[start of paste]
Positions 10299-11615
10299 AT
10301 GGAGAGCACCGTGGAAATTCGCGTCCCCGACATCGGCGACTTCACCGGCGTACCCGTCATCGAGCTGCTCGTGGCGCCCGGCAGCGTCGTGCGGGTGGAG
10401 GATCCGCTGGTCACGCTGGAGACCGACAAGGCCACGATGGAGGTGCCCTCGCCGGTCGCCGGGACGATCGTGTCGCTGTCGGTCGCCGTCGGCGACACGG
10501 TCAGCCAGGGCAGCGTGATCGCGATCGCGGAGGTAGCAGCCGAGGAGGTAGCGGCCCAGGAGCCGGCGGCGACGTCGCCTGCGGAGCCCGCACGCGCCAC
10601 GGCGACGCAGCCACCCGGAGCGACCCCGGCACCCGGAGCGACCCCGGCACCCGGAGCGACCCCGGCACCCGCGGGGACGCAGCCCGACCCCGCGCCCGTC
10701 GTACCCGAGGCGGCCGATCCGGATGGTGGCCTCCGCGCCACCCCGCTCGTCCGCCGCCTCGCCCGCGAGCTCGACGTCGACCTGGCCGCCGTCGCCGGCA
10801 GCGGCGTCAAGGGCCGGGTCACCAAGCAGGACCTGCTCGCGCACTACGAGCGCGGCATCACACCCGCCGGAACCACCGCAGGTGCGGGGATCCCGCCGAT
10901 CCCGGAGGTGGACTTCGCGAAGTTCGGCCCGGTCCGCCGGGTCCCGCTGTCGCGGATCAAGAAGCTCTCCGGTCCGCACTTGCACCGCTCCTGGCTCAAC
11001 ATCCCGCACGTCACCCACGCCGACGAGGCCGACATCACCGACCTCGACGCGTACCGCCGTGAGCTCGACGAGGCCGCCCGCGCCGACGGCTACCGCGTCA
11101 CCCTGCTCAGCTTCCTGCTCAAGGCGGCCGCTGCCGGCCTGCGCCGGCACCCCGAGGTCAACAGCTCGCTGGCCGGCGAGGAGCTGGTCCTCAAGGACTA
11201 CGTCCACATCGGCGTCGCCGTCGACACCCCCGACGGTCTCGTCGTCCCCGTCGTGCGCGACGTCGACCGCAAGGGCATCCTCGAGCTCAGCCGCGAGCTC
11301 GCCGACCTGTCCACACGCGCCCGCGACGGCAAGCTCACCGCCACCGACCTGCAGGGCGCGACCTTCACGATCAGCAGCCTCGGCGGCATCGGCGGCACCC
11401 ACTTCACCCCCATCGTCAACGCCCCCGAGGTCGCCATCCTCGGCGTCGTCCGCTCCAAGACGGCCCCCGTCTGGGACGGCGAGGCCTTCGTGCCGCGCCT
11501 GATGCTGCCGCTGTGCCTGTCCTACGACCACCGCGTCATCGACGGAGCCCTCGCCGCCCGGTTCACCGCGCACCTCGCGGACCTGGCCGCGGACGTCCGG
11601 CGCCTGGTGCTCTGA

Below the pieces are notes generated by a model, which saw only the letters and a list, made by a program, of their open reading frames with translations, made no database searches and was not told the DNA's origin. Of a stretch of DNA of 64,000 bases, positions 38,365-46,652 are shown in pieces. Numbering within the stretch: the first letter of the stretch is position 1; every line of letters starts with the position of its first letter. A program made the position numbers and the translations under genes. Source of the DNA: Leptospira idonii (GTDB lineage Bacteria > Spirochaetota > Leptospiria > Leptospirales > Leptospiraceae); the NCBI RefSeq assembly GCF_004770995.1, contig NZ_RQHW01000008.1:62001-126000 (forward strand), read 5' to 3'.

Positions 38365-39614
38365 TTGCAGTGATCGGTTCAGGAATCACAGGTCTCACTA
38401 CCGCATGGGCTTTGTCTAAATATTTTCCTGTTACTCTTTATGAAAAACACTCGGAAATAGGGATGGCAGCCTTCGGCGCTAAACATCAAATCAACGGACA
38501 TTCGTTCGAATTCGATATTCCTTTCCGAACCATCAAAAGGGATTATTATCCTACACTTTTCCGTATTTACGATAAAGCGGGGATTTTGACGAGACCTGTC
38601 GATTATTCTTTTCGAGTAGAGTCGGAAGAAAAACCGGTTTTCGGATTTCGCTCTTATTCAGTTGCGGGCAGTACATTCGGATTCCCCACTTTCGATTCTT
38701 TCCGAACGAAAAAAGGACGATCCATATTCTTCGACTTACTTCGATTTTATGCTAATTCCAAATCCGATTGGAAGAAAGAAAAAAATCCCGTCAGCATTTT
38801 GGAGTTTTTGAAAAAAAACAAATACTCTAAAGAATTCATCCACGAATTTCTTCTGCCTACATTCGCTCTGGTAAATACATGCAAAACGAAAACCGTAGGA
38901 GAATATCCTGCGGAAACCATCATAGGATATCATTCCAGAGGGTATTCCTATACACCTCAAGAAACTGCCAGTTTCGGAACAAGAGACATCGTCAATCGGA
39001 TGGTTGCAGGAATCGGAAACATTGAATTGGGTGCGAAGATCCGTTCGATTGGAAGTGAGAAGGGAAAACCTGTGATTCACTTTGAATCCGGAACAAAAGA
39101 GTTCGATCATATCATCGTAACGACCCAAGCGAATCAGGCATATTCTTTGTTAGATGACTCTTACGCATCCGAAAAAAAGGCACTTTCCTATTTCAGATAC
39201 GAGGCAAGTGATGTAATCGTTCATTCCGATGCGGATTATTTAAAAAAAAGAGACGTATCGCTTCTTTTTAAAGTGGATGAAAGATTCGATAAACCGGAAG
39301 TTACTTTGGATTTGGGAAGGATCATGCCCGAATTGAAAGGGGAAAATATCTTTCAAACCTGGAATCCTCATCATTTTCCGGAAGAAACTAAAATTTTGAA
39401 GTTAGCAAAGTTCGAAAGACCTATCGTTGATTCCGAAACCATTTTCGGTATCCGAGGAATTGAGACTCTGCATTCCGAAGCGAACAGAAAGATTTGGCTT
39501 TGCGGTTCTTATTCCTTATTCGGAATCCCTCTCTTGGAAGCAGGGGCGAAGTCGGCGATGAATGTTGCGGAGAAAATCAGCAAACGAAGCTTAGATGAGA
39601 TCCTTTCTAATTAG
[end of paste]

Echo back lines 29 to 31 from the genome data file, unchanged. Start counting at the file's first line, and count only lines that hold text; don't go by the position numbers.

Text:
39301 TTACTTTGGATTTGGGAAGGATCATGCCCGAATTGAAAGGGGAAAATATCTTTCAAACCTGGAATCCTCATCATTTTCCGGAAGAAACTAAAATTTTGAA
39401 GTTAGCAAAGTTCGAAAGACCTATCGTTGATTCCGAAACCATTTTCGGTATCCGAGGAATTGAGACTCTGCATTCCGAAGCGAACAGAAAGATTTGGCTT
39501 TGCGGTTCTTATTCCTTATTCGGAATCCCTCTCTTGGAAGCAGGGGCGAAGTCGGCGATGAATGTTGCGGAGAAAATCAGCAAACGAAGCTTAGATGAGA